How to Make Dandelion Oil for Arthritis and Joint Pain Relief

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When I posted on my Facebook page the post about the best natural weed killers with a picture of dandelion seed head, some people suggested just to eat them instead. And this is true – dandelions can be eaten either raw or boiled in salads, or infused into herbal tea. In my e-book the Herbal Remedies Guide dandelion appears as an herbal remedy in several cases, and indeed  Wikipedia mentions that historically dandelion was prized for a variety of medicinal properties, and it contains a wide number of pharmacologically active compounds. It has been used in herbal medicine to treat infections, bile and liver problems and as a diuretic.

But did you know that it’s also one of the most useful plants to reduce joint pain and aching muscles? The anti-inflammatory properties of dandelion have been proven to aid in the treatment of arthritis, gout, relieve sore muscles and decrease joint pain. In this case the dandelion flowers are infused into oil that can work effectively when massaged into aching muscles and joints.


Dandelion Oil Recipe to Relieve Joint Pain

Dandelion flowers, freshly picked
Base oil, such as grapeseed oil, almond oil or olive oil

Fill a small mason jar with fresh dandelion flowers. Pour the oil over the dandelion flowers and fill the jar almost to the top. Cover with cheesecloth secured with a rubber band and set the jar on a warm sunny windowsill for 2 weeks, or until the flowers have lost their color and turn brown. Strain the dandelion flowers out of the oil and transfer the oil to a new sterilized jar. Store it in a cool dark place. If you put it in the refrigerator, it should last indefinitely.

How to use it? when your therapeutic massage oil is ready, massage it into achy joints or muscles as needed.

For more useful herbs to relieve joint pain, please have a look at my article about the best herbs to relieve joint pain and how to use them:

The Best Herbs to Relieve Joint Pain and How to Use Them

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57 Responses to How to Make Dandelion Oil for Arthritis and Joint Pain Relief

  1. cindy says:

    I froze some dandelions this year, would they work as well?

    • Jenny says:

      Yes you can – I’ve come across a reference that said that the aerial part of the dandelion is better preserved by freezing because it retains more of its medicinal value when frozen rather than dried.

  2. Mary Stone says:

    THe flowers when young are excellent when dipped in egg then in flour milk and cajun spices and fried lightly.

  3. robert jean says:

    you said put the oil in but never said what type of oil ?

  4. Tammy Payton says:

    can this be consumed? and if so , what dose?

    • Jenny says:

      Hi Tammy, in all the references I’ve checked, dandelion infused oil is used for topical application only. In foods, dandelion is used as salad greens, in soups and teas. As a tincture it’s good for digestion and liver cleansing. Find more information about dandelion in the website of University of Maryland medical center:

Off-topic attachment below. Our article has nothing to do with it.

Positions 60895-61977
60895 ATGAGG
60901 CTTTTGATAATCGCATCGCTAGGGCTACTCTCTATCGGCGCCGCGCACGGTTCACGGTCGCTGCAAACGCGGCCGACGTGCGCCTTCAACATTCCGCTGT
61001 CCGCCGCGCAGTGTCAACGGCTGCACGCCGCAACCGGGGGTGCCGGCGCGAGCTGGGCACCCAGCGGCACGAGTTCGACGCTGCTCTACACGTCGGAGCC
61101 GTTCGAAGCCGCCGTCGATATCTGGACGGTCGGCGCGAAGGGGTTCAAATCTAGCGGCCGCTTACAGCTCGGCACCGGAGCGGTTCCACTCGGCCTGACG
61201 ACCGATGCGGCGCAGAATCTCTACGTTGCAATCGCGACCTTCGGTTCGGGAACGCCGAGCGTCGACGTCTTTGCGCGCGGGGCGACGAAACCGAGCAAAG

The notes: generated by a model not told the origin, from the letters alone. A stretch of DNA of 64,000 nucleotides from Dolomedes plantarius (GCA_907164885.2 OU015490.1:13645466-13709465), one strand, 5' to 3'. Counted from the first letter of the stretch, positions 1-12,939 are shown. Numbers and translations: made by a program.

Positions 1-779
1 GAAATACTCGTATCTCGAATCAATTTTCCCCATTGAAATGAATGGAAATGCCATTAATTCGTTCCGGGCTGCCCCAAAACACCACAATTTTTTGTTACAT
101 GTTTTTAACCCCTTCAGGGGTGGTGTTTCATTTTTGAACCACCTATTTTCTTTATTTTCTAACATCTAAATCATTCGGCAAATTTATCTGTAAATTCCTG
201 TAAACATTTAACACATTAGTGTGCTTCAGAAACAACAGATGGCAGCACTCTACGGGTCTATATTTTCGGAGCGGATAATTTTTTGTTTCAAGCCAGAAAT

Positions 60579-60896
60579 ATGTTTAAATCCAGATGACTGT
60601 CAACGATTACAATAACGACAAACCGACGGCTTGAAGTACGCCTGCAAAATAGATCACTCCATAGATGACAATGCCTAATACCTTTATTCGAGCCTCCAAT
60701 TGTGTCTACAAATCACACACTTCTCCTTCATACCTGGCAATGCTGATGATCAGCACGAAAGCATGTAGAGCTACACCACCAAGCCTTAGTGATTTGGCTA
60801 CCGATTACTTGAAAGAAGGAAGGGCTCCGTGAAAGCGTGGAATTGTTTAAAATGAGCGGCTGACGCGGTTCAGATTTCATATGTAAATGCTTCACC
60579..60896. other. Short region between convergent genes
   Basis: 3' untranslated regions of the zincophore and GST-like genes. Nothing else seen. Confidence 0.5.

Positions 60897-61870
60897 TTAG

5. Grace says:

    I don’t wanna sound stupid, but fresh dandelions are the white puffy things right?? Or the yellow ones?

  6. BJ says:

    Thank you for this recipe! I’m definitely going to try it out! One question though. When the oil sits in the windowsill for a couple of weeks, does it ferment? Does it start to bubble and or smell?Thank you for this article and answering this (probably redundant) question!

    • Jenny says:

      Making infused oils is a process of transferring flavor and scent into a carrier oil. It should not ferment and should not have a bad smell. It is a simple process of infusing flowers, herbs or spices into an oil by heating or letting it sit in a sunny spot so that the volatile oils can transfer into the carrier oil. If your infusion grows mold, there has been too much moisture in the jar and you’ll feel a bad smell and you will need to discard and begin again.

  7. voilet says:

    Hi is it just the petals or the whole flower thanks for all the info ,great site

  8. Lisa says:

    Thank you! I have been telling my family for years that dandelions are good for you. I am going to make this to help my daughter with her JRA. I am also going to make a salve. Thank you for jogging my memory on this.

  9. Steven says:

    In the past, dandelion roots and leaves were used to treat liver problems. Native Americans also boiled dandelion in water and took it to treat kidney disease, swelling, skin problems, heartburn, and upset stomach. In traditional Chinese medicine, dandelion has been used to treat stomach problems, appendicitis, and breast problems, such as inflammation or lack of milk flow. In Europe, it was used in remedies for fever, boils, eye problems, diabetes, and diarrhea.

    • Jenny says:

      Indeed dandelion is a well know medicinal herb so maybe it will change the way people look at this common weed 🙂